'Sham' Sharing Ministries Test Faith Of Patients And Insurance Regulators


Sheri Lewis, 59, of Seattle, needed a hip transplant. Bradley Fuller, 63, of nearby Kirkland, needed chemotherapy and radiation when the pain in his jaw ended up being throat cancer. And Kim Bruzas, 55, of Waitsburg, hundreds of miles away, needed emergency choose to stop sudden -and severe – rectal bleeding.

Each of those Washington state residents required medical treatment during the past few years, and each thought they'd purchased health insurance through an online site.

But if this was time for you to settle the debts, they learned that these products they bought through Aliera Healthcare Inc. weren't insurance whatsoever – and that the price of their care wasn't covered.

Lewis and also the others had signed up for what Aliera officials claimed was a healthcare sharing ministry (HCSM) – faith-based co-ops in which members accept pay one another's hospital bills.

But Washington insurance officials now said the firm doesn't meet the meaning of a sharing ministry and described Aliera's products like a “sham” targeted at misleading consumers. Other states, including Texas and New Hampshire, are poised to take similar action.

Insurance Commissioner Mike Kreidler on Monday ordered Aliera, which operates Trinity Healthshare Inc., each of Delaware, to halt operations in Washington, alleging the firm was selling medical health insurance illegally and interesting in deceptive business practices.

Aliera falsely represented itself as a sharing ministry, which would be exempt from insurance regulations, a study found. Though he wouldn't name them, Kreidler said he's investigating two additional firms over similar concerns.

“They don't have the direct affiliation having a particular religious group, a church, a pastor,” Kreidler said. “These seem to be ones which come in with a chance here to earn money.”

In an argument, Aliera officials disputed Kreidler's conclusions. The company has 3 months to request a hearing.

“Aliera has never misled consumer and purchasers agents about its health plans,” the statement said. “For example, our website, ads and other communications clearly state that Trinity's health sharing products are not insurance. Most importantly, they've never been represented as insurance.”

The Washington order followed complaints from nearly two dozen people, including Lewis, a dance teacher who had been informed her planned hip surgery would not be covered.

Across the U.S., several state insurance regulators report similar concerns.

Texas insurance officials have scheduled a hearing to think about a similar order against Aliera, that has 100,000 members nationwide and reported revenue of $180 million in 2021, documents showed.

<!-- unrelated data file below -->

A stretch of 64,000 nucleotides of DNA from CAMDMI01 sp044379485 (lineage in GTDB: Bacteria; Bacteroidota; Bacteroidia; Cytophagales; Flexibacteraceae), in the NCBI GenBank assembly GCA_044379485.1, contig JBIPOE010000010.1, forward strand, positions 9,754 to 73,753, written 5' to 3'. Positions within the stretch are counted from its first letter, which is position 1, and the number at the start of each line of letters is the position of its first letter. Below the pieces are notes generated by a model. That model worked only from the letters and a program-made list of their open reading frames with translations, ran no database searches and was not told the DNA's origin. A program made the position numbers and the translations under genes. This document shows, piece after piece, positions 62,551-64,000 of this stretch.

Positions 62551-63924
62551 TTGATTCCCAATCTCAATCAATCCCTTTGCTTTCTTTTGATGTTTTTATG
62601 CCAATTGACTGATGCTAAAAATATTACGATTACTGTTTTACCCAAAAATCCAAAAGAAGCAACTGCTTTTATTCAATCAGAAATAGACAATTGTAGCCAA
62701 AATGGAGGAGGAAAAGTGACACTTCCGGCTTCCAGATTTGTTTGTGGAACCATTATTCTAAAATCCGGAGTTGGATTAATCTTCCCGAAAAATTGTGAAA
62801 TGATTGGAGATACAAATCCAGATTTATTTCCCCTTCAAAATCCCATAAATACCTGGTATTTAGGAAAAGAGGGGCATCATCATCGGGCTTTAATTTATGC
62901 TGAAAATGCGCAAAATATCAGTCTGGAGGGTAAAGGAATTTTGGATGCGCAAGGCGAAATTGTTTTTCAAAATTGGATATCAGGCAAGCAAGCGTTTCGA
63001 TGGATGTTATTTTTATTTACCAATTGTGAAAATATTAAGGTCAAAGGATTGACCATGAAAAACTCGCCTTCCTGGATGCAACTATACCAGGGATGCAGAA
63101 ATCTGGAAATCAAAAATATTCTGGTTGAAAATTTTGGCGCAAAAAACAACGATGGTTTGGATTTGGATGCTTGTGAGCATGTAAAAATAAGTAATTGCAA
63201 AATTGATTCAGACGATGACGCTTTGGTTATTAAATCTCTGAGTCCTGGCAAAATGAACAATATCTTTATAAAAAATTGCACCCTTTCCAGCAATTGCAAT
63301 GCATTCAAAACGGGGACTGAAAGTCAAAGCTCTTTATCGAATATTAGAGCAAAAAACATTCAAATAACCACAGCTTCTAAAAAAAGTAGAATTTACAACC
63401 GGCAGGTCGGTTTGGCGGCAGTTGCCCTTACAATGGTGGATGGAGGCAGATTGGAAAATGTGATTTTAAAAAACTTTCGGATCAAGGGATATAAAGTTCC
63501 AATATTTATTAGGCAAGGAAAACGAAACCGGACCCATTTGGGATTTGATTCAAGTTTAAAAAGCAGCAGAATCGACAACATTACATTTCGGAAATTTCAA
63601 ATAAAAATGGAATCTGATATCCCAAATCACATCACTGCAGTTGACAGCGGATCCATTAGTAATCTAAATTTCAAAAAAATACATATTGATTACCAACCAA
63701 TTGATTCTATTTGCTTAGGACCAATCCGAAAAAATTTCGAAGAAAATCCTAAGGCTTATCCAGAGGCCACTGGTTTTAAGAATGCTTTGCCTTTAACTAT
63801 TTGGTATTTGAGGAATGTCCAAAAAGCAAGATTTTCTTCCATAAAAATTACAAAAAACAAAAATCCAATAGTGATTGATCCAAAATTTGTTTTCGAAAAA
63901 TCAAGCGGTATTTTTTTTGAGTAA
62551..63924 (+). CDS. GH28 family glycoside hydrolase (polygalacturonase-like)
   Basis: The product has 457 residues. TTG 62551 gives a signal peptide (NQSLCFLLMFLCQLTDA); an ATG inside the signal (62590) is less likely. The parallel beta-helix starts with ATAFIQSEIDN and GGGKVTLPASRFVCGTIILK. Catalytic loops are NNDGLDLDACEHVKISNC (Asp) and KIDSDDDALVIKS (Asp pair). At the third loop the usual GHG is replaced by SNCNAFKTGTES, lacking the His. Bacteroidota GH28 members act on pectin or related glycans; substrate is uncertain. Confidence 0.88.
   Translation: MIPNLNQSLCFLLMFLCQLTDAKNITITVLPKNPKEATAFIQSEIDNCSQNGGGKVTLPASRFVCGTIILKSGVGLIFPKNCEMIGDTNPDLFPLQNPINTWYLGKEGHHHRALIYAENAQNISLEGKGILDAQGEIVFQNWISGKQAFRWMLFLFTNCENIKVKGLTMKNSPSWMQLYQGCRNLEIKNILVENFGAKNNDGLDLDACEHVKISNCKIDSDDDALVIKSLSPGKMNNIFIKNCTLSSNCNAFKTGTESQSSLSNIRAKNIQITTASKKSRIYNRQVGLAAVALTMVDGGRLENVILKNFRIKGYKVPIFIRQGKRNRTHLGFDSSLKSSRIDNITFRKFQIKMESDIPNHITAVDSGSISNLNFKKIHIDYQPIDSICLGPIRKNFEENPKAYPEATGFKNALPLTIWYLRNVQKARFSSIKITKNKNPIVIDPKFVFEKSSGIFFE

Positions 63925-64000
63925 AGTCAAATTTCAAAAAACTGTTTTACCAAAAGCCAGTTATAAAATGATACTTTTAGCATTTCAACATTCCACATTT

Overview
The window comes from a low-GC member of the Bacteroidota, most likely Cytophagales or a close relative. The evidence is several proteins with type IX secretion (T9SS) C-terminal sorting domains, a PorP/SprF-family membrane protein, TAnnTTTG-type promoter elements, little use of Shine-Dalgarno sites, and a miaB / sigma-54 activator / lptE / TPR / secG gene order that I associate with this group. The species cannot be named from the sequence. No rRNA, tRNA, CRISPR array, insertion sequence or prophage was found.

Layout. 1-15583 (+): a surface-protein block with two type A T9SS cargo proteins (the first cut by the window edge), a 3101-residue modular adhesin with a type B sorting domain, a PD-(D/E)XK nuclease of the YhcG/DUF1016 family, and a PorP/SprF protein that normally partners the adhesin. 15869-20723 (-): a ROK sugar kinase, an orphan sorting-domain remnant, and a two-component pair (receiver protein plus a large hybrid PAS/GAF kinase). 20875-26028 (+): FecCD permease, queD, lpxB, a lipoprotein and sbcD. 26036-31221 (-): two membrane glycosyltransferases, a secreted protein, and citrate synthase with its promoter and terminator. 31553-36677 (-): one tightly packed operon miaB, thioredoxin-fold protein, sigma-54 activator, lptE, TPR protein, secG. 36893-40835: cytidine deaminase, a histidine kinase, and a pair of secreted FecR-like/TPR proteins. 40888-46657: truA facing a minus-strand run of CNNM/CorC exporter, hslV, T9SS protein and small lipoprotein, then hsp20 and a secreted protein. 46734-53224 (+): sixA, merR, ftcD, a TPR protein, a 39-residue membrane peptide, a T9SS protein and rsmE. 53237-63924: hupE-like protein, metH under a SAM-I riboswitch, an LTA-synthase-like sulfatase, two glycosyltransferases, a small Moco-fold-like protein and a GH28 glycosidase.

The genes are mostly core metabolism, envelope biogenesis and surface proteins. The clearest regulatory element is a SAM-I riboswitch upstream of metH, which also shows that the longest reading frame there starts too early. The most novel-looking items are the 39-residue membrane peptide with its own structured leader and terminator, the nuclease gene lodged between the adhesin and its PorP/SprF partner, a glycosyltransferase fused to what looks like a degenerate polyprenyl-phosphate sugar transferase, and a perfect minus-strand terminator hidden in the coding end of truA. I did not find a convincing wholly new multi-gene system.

New Hampshire insurance officials warned consumers about Aliera, saying these were concerned about “potential fraudulent or criminal activity.” Officials in a minimum of five other states told Kaiser Health News they're reviewing firms operating as “illegitimate” healthcare sharing ministries.

Aliera is operated by Shelley Steele of Marietta, Ga., and her husband, Timothy Moses, who had been convicted in 2006 of federal securities fraud and perjury. He was sentenced to six 1/2 years imprisonment and ordered to repay more than $1 million to victims.

Nationwide, nearly 1 million people are enrolled in more than 100 sharing ministries in a minimum of 29 states, based on the Alliance of Healthcare Sharing Ministries. But that is just a quote, said James Lansberry, executive v . p . of Samaritan Ministries International of Peoria, Ill. No comprehensive information is available.

“We try to track what's going on out there,” Lansberry said. “Anyone claiming to become a health care sharing ministry could spill over onto our reputation.”

Samaritan is one kind of what happen to be the 3 top players in the sharing ministries field. The oldest, founded in 1993, may be the Medi-Share program of Melbourne, Fla., operated by Christian Care Ministry. The 3rd is Christian Healthcare Ministries of Barberton, Ohio. Each one is explicitly religious and emphasize faith as the grounds for members to talk about medical burdens.

Those groups originally were certified by the Centers for Medicare & Medicaid Services and necessary to meet specific criteria. Consumers who enrolled were shielded from the Affordable Care Act's individual mandate that required they show proof of insurance or pay an excellent.

But CMS no more certifies HCSMs and, since Congress zeroed out the mandate's penalty in 2021, a brand new crop of companies, including Aliera, has popped up. That worries some of the traditional ministries.